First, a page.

Eye Drops and Dental Floss
Many years ago, when I was a little girl in a big family, eye-drops and dental floss were not really invented yet. Oh, I would guess that they were invented, but not mass marketed.
They were not on television and in the newspapers, nor on the radio. No doubt the very rich and the very sick were using them, but we weren’t.
The wheel of fortune (not the game show) has turned on such things. Eye drops began to enter my consciousness with Visine, which would “get the red out.” And dental floss eventually would be spoofed on Saturday Night Live with Body Floss, and finally with Bum Floss or Butt Floss, depending on where in America you lived.
I have to add analgesic creams to the list, because now I am officially a senior. In fact, people with Multiple Sclerosis, on the average, die (or used to die) at 62. The good news: I have passed my expiration date, as have many others like me. The bad news: it takes a ton of grit and money and lots of advertising for Interferons.
We now, especially us women, live to ripe old ages. In fact, I am much more likely to die of some intestinal complications or heart disease, like my parents, both of whom made it past 80.
But back to the title: it is with amused regret that I notice my cabinets and drawers are full of eye drops, dental floss, and of course analgesic creams. The last are a legacy of my deceased husband, who is finally at rest from all the accumulated results of smoking, lack of aerobic exercise, and of course, premature old age. He sadly advanced his senescence considerably by sticking to old habits, stroking them lovingly and giving them free rein with all the money he had at his disposal after a long life in public service.
And the drops, floss and creams now are still close at hand for me. The result seems to be a longer life, certainly longer than my poor grandmothers, one of whom died in her 30s and the other at 68. I happen to be 68 right now, although that will change by the end of the month.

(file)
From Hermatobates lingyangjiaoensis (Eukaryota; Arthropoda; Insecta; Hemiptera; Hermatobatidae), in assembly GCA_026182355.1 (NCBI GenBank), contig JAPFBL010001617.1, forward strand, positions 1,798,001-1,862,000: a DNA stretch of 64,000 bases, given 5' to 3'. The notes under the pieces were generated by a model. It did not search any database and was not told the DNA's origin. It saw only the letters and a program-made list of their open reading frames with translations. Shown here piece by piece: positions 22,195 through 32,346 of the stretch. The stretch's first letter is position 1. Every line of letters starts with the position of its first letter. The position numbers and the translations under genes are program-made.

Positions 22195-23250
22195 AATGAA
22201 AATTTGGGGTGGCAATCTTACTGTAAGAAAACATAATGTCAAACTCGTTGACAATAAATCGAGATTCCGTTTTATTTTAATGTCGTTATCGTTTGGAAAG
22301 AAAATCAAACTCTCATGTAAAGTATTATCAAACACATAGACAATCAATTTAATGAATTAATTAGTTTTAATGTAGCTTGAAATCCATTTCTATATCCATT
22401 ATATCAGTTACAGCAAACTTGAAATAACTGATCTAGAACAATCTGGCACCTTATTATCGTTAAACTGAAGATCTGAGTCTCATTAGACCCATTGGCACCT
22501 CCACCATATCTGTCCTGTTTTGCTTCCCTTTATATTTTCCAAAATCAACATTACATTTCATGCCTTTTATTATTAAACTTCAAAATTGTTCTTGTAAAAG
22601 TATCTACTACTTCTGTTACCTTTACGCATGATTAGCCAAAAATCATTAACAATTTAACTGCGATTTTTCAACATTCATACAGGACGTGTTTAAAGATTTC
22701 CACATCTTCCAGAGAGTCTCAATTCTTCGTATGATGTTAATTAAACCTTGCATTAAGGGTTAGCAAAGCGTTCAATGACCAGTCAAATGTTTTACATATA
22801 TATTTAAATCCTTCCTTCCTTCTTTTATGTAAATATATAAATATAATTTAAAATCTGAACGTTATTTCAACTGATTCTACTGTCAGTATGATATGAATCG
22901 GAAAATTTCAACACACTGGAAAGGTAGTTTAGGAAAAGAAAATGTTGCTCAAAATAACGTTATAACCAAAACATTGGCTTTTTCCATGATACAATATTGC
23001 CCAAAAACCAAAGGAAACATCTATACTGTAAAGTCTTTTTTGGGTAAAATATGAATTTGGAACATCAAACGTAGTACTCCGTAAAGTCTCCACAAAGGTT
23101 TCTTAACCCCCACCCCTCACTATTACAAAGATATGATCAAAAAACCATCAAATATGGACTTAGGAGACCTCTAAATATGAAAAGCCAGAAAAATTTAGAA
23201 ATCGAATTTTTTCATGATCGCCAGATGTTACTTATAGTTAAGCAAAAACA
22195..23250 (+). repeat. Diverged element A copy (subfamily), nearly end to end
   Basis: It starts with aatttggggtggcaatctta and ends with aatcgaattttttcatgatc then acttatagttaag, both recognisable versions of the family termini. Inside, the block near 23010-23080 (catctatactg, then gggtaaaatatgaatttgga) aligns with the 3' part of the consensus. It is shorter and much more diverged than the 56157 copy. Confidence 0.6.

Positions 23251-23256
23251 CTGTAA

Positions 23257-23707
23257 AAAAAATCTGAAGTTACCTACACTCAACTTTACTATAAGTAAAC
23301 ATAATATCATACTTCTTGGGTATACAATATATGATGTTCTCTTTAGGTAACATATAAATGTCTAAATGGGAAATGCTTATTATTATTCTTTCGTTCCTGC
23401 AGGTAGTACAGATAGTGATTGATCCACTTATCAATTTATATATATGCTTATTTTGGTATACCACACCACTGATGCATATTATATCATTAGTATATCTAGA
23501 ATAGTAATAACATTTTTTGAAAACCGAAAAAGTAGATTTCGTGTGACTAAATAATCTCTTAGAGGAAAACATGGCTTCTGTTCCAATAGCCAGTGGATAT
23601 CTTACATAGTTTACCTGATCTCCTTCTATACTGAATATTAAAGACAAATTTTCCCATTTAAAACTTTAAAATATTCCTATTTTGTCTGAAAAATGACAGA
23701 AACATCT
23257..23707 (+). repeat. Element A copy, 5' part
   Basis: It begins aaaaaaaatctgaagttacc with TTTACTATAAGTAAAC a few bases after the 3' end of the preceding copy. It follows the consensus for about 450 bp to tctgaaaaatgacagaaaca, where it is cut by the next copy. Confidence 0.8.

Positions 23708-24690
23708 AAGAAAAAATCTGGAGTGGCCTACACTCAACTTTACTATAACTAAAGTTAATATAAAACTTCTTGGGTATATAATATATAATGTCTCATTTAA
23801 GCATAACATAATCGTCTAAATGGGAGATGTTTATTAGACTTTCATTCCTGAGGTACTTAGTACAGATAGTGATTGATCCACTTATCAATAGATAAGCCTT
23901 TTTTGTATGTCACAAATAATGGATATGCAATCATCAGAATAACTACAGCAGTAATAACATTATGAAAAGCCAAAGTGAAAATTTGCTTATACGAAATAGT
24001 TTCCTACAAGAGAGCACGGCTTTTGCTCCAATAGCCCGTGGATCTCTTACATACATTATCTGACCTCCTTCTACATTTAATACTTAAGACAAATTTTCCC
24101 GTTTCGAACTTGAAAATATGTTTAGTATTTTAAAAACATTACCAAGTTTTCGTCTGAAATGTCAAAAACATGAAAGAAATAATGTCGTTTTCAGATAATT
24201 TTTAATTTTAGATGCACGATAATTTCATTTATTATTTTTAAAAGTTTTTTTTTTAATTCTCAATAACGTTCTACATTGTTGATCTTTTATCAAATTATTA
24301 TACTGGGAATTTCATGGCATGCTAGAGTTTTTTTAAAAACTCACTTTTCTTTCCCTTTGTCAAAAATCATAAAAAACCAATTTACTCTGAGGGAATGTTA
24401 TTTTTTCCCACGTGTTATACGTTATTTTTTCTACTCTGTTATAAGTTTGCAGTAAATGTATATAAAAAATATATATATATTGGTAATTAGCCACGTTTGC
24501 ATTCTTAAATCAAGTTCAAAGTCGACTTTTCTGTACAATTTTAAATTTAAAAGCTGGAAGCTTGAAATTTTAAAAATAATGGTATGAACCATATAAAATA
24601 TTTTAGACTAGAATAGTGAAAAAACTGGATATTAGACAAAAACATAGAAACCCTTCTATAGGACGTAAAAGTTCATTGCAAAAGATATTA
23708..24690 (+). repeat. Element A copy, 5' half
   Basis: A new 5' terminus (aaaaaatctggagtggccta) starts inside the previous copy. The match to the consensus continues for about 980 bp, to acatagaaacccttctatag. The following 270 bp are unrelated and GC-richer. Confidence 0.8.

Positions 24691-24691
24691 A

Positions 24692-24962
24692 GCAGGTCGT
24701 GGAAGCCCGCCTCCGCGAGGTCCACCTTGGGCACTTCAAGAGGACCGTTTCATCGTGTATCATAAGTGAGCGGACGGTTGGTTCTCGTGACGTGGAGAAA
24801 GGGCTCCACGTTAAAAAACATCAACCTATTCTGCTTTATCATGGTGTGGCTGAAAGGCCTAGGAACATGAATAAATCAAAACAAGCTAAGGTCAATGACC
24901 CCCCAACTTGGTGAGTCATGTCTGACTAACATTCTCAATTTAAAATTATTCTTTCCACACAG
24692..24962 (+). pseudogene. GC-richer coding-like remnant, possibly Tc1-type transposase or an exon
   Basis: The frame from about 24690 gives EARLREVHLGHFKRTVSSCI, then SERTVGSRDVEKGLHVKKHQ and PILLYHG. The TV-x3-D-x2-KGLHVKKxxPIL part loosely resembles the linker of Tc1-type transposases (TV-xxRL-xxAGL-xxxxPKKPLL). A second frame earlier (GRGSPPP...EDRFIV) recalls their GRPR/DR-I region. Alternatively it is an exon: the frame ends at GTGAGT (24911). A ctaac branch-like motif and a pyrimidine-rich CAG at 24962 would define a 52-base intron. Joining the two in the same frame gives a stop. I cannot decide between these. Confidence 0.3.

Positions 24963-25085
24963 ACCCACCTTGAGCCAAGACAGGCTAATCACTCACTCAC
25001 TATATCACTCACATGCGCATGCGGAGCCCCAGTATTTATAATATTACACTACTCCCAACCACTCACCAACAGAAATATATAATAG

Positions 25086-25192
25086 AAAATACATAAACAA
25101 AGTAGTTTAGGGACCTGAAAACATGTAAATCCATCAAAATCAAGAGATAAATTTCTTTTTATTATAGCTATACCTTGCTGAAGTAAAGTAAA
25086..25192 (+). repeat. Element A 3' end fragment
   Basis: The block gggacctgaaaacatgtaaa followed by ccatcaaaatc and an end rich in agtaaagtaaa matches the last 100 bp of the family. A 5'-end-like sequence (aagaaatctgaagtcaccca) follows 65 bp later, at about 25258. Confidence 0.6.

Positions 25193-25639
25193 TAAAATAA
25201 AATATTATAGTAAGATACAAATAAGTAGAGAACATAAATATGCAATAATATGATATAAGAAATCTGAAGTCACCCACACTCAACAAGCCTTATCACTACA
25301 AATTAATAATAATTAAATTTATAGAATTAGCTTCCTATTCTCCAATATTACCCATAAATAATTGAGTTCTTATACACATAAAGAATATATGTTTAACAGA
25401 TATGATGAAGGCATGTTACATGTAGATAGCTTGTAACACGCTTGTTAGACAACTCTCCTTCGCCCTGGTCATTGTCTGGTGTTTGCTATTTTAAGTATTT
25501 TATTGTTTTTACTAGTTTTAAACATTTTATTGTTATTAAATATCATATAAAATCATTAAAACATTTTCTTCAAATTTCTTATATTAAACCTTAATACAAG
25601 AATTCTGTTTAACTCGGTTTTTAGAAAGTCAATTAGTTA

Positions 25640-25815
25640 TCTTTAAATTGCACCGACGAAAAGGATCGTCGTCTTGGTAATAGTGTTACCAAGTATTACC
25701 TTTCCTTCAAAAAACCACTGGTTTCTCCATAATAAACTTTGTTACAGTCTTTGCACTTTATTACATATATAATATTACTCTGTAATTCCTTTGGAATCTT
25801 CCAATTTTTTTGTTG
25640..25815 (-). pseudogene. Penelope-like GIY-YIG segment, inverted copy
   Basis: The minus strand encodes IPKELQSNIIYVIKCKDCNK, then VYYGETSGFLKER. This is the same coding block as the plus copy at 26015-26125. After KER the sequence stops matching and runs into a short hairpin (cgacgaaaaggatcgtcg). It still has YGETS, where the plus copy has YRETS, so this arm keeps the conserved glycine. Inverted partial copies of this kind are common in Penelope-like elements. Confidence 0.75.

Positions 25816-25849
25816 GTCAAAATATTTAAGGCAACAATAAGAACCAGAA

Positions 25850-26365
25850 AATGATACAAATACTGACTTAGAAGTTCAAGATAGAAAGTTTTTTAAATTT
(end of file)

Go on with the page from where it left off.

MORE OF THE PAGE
Is it good to live longer? Overall, I would say yes. My poor mémère never saw any of us grandkids and my grammy died before my little sister was born. Both left broken-hearted husbands and children, scarred for life. Even my own mom, motherless from a very young age, was crushed by the death of her mother-in-law. One grandfather drank himself to death and the other hung on a few more years to see his youngest grandchild.
Where does that leave me? Frankly, I don’t know.
I have all my teeth, now shored up with crowns and fillings. My eyes are not yet dimmed by the cataracts that threaten my sight, and I climb all the stairs in my home regularly. I even own an old-lady tricycle—actually a fancy little Mobi Triton for the summers and a recumbent exercycle in the basement for the winters.
Is it better to live longer? Will I watch as my body slowly gives out, like an old car, losing a fender or some chrome here and there? That thought is thanks to Joseph Campbell, a personal hero of mine. He died in his sleep at 83, mentally capable and intellectually busy to the end.
But the MS is taking its toll. I have to hire out most of the cleaning and upkeep of this old prairie style house. It is small with little rooms and even smaller closets and baths. Oops, no bath. Just a powder room on the first floor, and I’ve replaced the bathtub with a walk-in shower. The analgesic creams didn’t keep my knees and ankles from suffering arthritis.
I have all my grandchildren, as well as my two daughters nearby. I use a Medical Guardian whenever I am feeling unwell, or about to face the previously unknown dangers in the shower. There is delivery for anything I need and various ways to get out of the house, even when I am not up to driving.
So, I am fortunate, and I know it. Feeling good is not the top of my list of blessings, but I have learned to deal with it, both medically and mentally. I am thrilled to have survived long enough to enjoy Virtual Reality. I can see the world and experience things I would never have otherwise.
Is it all worth it? I would say yes! How long can I keep it up?
Damned if I know.